Confidentiality and privacy are important aspects of ethical research because a participant ought to have control over whether it becomes public knowledge that they participated in a research study, as well as over the information that they provided while participating in the research. 

Privacy in this context refers to an individual's control over whether and how their information is shared with others. Privacy refers to people and is legally understood as a human right. For privacy purposes, IRBs are concerned about what information is collected, how it is collected, and who knows whether a participant is part of a research study. There are various privacy laws that may be relevant to your research, including the Children's Online Privacy Protection Act (covered on the page about research with children), The Family Educational Rights and Privacy Act (covered on the page about educational research), Title IX and state mandatory reporting laws (covered on the page about researching illegal and illicit acts), and the Health Insurance Portability and Accountability Act (not covered on this website because it is not relevant to CC research).

If privacy is about people, confidentiality is about data and refers to the expectation that information will not be divulged without the permission of the person whose information it is. For confidentiality purposes, IRBs are concerned about who has access to information, how the information is secured, and what will happen to that information once the research has come to an end (will it be destroyed? kept securely?)

Confidentiality often comes down to one or more ways of de-identifying participants, and privacy often comes down to one or more ways of securing information. Confidentiality may be maintained by:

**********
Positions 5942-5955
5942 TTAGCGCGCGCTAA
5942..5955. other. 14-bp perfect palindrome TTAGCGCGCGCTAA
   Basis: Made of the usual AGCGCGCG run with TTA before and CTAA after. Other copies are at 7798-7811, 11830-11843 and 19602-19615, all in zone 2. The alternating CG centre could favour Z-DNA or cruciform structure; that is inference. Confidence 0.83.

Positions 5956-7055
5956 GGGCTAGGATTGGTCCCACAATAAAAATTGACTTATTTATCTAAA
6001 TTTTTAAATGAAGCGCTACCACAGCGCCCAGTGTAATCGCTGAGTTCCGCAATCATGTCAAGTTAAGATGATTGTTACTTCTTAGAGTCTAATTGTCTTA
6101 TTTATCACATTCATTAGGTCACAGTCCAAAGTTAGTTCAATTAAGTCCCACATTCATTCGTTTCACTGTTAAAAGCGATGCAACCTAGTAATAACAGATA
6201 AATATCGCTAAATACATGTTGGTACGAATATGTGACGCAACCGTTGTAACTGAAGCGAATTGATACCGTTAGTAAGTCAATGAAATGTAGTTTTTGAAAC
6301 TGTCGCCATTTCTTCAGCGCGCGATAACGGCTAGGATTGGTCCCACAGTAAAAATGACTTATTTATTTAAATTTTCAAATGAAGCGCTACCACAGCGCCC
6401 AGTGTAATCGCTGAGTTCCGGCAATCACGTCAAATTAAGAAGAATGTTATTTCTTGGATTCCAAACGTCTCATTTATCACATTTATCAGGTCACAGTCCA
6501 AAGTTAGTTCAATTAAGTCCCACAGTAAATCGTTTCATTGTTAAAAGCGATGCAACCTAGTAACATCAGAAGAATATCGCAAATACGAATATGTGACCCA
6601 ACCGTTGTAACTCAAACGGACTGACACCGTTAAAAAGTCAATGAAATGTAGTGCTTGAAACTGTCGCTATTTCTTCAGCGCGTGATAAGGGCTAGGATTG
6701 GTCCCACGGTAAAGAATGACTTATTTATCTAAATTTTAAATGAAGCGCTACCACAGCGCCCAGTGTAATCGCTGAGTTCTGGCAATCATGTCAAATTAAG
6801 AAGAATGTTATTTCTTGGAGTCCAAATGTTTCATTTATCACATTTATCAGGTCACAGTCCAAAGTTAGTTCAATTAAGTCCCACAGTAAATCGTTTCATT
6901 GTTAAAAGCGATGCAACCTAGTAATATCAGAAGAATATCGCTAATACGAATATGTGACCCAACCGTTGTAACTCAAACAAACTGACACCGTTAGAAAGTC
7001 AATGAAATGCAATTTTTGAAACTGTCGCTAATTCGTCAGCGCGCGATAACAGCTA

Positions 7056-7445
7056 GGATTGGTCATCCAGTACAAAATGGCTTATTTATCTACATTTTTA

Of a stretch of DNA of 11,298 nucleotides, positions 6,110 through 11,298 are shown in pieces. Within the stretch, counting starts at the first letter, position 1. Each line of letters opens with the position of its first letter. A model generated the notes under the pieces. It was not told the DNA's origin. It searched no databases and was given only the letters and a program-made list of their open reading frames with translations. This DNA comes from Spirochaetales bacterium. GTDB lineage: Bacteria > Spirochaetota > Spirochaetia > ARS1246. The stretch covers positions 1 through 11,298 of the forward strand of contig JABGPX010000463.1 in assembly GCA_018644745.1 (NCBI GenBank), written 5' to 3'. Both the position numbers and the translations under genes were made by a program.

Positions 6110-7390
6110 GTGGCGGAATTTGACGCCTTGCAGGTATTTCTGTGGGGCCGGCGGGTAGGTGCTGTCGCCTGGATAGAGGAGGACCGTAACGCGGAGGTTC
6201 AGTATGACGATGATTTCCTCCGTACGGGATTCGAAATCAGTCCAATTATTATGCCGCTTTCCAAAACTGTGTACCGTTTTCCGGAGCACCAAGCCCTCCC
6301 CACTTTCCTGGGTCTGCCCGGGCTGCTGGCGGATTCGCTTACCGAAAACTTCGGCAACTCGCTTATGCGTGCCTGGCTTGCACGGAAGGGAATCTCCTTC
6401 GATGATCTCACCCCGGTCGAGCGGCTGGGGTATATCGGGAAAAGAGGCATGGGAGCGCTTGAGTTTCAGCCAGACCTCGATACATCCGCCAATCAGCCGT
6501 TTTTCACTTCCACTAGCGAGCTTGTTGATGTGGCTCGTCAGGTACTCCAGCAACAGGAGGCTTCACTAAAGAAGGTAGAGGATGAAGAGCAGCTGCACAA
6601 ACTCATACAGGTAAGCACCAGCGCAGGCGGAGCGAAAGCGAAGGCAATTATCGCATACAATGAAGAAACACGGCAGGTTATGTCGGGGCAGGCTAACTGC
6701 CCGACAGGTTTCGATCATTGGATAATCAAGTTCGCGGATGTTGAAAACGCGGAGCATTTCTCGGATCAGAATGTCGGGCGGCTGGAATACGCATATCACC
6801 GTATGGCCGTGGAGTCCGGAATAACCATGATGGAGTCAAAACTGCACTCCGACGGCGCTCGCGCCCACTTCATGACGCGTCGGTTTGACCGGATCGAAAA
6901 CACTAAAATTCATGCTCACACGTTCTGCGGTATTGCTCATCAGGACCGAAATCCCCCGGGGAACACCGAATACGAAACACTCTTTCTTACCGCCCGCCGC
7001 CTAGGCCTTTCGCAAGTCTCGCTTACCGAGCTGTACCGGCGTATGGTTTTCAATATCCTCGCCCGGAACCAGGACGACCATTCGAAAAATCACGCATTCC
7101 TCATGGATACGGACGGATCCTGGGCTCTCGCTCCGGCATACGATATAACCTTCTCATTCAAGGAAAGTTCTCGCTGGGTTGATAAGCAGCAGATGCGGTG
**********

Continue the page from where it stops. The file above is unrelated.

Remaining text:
• Giving participants pseudonyms
  • Using initials rather than full names
  • Not writing down any identifying information in the first place, even if the researcher knows participant names
  • Arranging to interact with participants in such a way that the researcher never knows the participants' names in the first place; this is sometimes known as anonymity
  • Changing details of the write-up other than just names in order to prevent readers from identifying participants; in some kinds of research it is common to generate a "typical" participant who is not based on any one actual participant but who captures important elements of multiple participants
  • Removing certain demographic information from quantitative research, either temporarily or permanently
  • Using a consent process where a participant consents without their name being captured either on paper or on a recording
  • Destroying identifying information as soon as possible
  • Storing field notes, transcripts or questionnaires that have been purged of identifying information separately from any identifying information (e.g., a day timer with appointment names and addresses)
  • Avoiding the collection or tracking of IP addresses during online research

Privacy can be maintained by:

  • Not leaving questionnaires, interview transcripts, or field notes with participant identifications sitting out where others might see them but rather locking them up
  • Using electronic data security measures to lower the odds that, even if one's laptop is stolen, information on it will be easily readable; this might include password protection, encryption, or other measures

It is important to bear in mind that there are circumstances in which participants want their identities to be known, or are at least neutral about the matter. While IRBs tend to work on the assumption that confidentiality and privacy are the default preference of participants, the researcher should inform the IRB if this is not the case for a given project.

Anonymity, a condition of research where it is not possible for the researcher to know the participant's identity, is difficult to achieve in human subjects research. Even a single identifier can often be used to identify a unique individual, and confidential data can often be identified or re-identified. Anonymity is not possible with face-to-face research. For these reasons, the Colorado College IRB focuses on confidentiality rather than anonymity in most instances.

Report an issue - Last updated: 08/25/2021